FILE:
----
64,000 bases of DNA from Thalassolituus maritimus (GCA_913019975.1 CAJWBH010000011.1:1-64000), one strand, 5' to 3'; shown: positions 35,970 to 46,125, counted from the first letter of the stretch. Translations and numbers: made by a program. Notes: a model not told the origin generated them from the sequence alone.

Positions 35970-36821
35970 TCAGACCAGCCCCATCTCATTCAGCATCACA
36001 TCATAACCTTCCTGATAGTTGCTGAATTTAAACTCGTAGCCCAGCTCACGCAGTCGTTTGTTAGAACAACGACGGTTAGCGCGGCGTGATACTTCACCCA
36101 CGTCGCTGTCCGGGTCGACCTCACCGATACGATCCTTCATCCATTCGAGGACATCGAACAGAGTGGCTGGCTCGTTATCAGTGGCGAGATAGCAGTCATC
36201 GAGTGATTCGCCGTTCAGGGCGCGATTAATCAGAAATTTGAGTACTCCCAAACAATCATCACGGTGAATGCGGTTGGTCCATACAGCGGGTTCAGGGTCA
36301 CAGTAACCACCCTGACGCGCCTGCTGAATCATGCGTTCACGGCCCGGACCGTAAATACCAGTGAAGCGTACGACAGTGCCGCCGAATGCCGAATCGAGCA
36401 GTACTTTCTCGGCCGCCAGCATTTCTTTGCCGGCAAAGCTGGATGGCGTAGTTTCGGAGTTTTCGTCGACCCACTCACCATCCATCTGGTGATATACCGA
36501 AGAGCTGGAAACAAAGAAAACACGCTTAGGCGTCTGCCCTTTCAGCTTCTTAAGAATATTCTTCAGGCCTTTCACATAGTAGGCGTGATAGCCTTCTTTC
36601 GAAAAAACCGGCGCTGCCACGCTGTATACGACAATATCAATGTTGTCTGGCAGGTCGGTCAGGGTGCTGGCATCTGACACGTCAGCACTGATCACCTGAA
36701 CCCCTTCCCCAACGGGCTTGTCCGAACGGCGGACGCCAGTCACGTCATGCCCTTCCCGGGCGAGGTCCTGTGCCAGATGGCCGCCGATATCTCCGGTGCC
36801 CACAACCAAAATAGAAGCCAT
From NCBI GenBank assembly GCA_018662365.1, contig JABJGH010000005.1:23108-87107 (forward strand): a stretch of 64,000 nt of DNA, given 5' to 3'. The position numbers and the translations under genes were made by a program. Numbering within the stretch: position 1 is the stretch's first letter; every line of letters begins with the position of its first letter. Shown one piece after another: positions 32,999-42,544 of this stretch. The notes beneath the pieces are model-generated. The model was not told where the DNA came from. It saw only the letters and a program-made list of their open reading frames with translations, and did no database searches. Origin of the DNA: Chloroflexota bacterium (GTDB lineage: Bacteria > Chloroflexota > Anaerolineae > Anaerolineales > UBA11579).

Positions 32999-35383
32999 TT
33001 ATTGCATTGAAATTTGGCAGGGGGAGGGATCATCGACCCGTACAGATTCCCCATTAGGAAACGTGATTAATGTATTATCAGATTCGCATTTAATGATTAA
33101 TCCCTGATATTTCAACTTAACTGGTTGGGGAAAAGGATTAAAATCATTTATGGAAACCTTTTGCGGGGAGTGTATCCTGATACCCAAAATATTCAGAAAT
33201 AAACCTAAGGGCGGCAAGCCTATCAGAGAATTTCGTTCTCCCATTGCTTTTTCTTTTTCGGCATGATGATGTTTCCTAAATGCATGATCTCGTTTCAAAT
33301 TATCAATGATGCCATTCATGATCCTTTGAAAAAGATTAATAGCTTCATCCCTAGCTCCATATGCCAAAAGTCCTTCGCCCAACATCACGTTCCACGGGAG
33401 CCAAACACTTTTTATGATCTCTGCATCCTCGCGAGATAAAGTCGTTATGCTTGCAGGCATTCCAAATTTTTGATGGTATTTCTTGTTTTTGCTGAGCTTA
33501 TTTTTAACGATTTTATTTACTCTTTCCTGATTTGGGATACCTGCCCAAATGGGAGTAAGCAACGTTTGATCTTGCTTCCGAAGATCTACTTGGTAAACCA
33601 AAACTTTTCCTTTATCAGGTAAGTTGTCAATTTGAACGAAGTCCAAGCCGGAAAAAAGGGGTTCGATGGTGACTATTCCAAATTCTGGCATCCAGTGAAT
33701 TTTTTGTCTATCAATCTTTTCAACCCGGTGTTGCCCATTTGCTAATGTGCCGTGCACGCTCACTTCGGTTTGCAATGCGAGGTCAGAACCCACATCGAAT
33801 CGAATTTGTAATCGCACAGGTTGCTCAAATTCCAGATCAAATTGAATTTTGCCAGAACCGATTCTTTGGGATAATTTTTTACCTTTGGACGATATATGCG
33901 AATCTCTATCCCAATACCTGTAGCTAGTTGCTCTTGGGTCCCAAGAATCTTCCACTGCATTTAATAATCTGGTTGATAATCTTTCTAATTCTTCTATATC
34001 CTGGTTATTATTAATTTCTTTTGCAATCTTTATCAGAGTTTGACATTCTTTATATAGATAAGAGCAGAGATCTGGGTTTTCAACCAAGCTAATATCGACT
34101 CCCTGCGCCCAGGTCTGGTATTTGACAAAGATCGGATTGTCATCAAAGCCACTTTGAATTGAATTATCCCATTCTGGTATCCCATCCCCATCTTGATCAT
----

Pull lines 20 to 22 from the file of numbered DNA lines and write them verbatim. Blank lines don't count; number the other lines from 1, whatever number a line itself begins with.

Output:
33401 CCAAACACTTTTTATGATCTCTGCATCCTCGCGAGATAAAGTCGTTATGCTTGCAGGCATTCCAAATTTTTGATGGTATTTCTTGTTTTTGCTGAGCTTA
33501 TTTTTAACGATTTTATTTACTCTTTCCTGATTTGGGATACCTGCCCAAATGGGAGTAAGCAACGTTTGATCTTGCTTCCGAAGATCTACTTGGTAAACCA
33601 AAACTTTTCCTTTATCAGGTAAGTTGTCAATTTGAACGAAGTCCAAGCCGGAAAAAAGGGGTTCGATGGTGACTATTCCAAATTCTGGCATCCAGTGAAT